English தமிழ்

Nagasvaram may be the king of instruments in Tamil Nadu. Musically, it has the pride of place in the Carnatic system. It is to the nagasvaram that vocalists turn to for the nuances. Yet, though the Carnatic music “market” has a flock of ‘disciples’ learning vocal, violin, veena or the flute, few turn toward nagasvaram.

Sangita Kalanidhi Flutist N Ramani once said that he has nearly 1,000 disciples spread in every corner of the world. But, until today, nagasvaram vidwans have come largely from the isai vellalar community.  Parents from most communities barring the isai vellalars don’t send their children to learn nagasvaram. Why hasn’t the learning of the instrument expanded to cover other communities including brahmins?

Is it a question of stamina? Is it the stigma attached to the inevitable technique involved in the wetting of seevali with one’s saliva?

A star weighs in

Injikudi Subramaniam who has carried away hearts with some delectable performances says: “I don’t think it is a question of stamina. It is true that temple festivals would begin in the evening with swami purappadu (the deity being carried around) to the accompaniment of nagasvaram which had to perforce continue till the small hours of the day. It was certainly a great strain on the nagasvara vidvan. But during those days even concerts by vocalists like Alathur brothers or Maharajapuram Visvanatha Iyer used to last for five hours and more”.

Injikudi, as he is known among friends, also reminds you of the gurukkal (priest) who too had the task of being with the deity throughout, performing the required ceremonies, awake and alert all the time. The pujari also had to strain himself. Some pujaris thought of this as an offering or even a boon. “Many musicians conducted akhandams (by a single artiste) where they had to continue their singing for a good 12 hours at a stretch”, he adds.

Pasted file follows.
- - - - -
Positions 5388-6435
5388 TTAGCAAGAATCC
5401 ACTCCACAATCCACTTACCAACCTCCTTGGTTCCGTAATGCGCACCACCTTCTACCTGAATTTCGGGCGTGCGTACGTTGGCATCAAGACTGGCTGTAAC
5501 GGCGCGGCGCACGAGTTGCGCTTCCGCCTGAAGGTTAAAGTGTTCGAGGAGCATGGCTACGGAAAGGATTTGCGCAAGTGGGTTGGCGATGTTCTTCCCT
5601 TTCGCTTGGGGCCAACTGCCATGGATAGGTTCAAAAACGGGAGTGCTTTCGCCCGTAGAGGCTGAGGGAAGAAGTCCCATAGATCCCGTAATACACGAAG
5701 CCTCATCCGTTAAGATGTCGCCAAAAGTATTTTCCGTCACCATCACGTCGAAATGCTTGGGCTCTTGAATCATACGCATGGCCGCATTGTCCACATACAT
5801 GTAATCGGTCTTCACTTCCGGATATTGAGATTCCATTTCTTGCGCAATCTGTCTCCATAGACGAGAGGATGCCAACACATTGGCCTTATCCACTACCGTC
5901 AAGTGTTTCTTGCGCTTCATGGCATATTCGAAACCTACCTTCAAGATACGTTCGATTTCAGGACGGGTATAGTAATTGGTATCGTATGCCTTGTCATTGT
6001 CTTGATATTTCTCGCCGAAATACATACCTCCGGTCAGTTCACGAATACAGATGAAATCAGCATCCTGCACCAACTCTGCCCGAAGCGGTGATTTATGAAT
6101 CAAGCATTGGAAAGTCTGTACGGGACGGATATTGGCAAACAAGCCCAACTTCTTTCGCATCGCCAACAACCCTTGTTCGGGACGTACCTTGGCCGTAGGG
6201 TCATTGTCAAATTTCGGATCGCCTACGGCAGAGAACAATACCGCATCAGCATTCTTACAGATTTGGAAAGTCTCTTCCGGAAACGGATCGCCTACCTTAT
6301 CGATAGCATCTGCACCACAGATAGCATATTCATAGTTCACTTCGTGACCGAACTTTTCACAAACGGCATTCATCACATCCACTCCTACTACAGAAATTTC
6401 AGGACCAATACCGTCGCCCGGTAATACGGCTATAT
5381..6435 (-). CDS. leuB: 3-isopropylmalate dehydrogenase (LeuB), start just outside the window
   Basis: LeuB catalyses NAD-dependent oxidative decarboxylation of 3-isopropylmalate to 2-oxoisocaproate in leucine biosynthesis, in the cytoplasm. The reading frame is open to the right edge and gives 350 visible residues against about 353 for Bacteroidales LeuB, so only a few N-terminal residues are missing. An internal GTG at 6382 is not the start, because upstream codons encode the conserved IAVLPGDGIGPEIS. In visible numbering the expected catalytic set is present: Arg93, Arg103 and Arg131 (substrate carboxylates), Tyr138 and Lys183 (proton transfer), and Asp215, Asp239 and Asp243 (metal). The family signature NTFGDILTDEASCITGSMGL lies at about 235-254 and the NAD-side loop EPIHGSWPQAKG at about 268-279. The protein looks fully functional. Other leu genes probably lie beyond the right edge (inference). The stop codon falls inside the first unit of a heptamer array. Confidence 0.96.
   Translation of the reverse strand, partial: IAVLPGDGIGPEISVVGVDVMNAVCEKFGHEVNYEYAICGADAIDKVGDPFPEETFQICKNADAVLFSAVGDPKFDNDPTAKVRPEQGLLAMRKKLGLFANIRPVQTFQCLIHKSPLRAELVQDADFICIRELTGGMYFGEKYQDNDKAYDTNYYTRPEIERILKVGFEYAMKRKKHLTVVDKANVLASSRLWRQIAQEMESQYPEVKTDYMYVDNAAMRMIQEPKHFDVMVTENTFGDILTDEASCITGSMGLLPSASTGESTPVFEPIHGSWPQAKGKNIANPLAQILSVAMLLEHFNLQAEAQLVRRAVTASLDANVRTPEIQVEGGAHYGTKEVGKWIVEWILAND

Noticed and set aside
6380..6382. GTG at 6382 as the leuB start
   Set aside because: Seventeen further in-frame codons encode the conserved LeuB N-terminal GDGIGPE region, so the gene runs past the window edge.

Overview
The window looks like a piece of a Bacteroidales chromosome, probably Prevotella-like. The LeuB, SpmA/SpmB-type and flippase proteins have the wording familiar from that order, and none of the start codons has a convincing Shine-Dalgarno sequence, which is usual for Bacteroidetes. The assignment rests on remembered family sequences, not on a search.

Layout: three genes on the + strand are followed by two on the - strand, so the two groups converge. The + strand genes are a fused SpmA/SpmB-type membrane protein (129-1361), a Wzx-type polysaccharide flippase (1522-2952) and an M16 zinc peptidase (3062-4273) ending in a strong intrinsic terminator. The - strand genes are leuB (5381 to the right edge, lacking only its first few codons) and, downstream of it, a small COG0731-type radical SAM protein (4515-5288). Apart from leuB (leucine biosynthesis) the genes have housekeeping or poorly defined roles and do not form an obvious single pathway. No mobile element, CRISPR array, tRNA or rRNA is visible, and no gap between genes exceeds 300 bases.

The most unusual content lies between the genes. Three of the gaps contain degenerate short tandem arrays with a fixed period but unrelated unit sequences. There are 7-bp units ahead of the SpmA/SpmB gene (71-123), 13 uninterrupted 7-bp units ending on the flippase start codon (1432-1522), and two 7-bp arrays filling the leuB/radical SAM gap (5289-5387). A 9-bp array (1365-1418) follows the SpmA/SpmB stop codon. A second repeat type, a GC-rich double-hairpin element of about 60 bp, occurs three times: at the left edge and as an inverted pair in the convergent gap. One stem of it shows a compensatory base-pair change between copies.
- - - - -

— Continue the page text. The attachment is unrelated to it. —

While a fit body goes a long way in order to deliver a healthy voice the nagasvara vidvans would require to keep all parts of the upper trunk exceptionally fit.

Dismissing the idea that non-vegetarian food is necessary to acquire the blowing power needed for nagasvaram, he remembers how his father Sri Muthukumaraswamy Pillai would insist on taking a healthy diet – plenty of proteins, butter and ghee.  He had also seen his father have a liberal intake of sundakkai (turkey berry) and took exceptional care of his health by taking oil baths.

Medical truths
Dr Prakaash Boominathan, Head, Speech Language and Hearing Department, Sri Ramachandra University, is not sure if the concept of blowing power has medical meaning. In his 20 years, he has not come across any nagasvaram artiste losing it. Such artistes may however have to deal with laryngocele, he says. This is a swelling or bulge outward at the neck accompanied with sore throat or observed in the form a high pitch sound at the time of inhalation or exhalation because of the strain the vidwans may undergo.